More livestock producers are eligible for tax deferrals after the federal agriculture department expanded the eligible regions Oct. 31.
An initial list of eligible areas released Sept. 14 drew criticism from some sectors for excluding many regions that suffered from drought, potentially forcing cattle producers to sell breeding stock due to feed shortages.
The tax deferral allows producers to defer a portion of their 2018 sale proceeds from breeding stock until 2019.
“The cost of replacing the animals in 2019 will offset the deferred income, thereby reducing the tax burden associated with the original sale,” Agriculture Canada said in the announcement.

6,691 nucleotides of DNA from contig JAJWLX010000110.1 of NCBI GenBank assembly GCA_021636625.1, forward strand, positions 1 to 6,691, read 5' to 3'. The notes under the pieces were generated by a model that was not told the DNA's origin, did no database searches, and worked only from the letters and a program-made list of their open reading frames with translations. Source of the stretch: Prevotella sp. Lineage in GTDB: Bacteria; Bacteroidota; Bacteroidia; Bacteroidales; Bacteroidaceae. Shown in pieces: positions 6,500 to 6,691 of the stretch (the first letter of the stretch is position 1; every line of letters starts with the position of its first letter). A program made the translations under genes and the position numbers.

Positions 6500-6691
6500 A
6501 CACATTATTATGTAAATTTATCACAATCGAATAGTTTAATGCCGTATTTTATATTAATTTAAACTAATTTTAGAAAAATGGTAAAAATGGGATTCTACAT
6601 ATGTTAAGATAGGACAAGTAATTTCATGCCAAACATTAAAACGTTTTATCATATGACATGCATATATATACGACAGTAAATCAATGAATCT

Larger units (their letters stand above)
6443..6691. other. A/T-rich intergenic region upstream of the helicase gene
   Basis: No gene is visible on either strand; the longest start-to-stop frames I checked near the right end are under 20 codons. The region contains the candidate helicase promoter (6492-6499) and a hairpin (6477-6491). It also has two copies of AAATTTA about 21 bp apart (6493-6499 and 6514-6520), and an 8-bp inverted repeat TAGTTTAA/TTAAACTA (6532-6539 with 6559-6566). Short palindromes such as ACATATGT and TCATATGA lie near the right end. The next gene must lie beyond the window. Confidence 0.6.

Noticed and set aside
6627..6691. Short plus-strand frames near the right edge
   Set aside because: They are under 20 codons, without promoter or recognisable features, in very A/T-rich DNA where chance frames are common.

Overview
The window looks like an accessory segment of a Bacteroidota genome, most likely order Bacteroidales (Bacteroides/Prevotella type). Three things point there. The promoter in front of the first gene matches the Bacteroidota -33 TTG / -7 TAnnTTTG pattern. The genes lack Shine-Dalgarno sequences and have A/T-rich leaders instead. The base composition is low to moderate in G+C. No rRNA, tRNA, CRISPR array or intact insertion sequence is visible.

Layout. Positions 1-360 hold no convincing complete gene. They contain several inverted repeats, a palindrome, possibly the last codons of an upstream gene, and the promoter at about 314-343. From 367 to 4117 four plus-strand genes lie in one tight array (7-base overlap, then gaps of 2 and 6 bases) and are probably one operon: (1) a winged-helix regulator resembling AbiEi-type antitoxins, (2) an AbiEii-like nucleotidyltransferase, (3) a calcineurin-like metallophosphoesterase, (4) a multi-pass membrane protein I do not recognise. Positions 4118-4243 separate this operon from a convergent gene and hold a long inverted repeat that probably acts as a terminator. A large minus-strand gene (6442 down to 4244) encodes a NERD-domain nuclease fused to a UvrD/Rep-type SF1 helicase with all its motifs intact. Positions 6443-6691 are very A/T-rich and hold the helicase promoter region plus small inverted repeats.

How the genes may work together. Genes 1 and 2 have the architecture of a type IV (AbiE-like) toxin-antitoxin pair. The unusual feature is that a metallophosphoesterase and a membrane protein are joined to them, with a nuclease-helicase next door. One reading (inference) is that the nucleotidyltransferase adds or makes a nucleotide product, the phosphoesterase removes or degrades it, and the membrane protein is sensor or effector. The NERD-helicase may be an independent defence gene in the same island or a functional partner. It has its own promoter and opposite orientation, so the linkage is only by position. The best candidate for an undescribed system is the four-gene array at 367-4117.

The wider area eligible for tax deferral includes almost all of Saskatchewan south of Saskatoon and a larger area of southern Alberta south of Edmonton.
An area on both sides of the Alberta-Saskatchewan border, southwest of Saskatoon and east of Red Deer remains outside the designated area.
Cattle producers across the country support a plan to lobby the federal government to create a permanent tax deferral system that would apply in times of disaster.
“We want it to be an ongoing program so we can sit down on our toolbox. We can talk to our accountants. We can talk to our bankers. We can decide what we’re going to do. That only makes sense,” Saskatchewan Cattlemen’s Association chair Rick Toney said in an interview after the proposal was first launched.
“Having a permanent program would also reduce stress on cattle producers, who are facing adversity and tough decisions.”
The new map of the areas eligible for tax deferral can be found at bit.ly/2DdO5ut.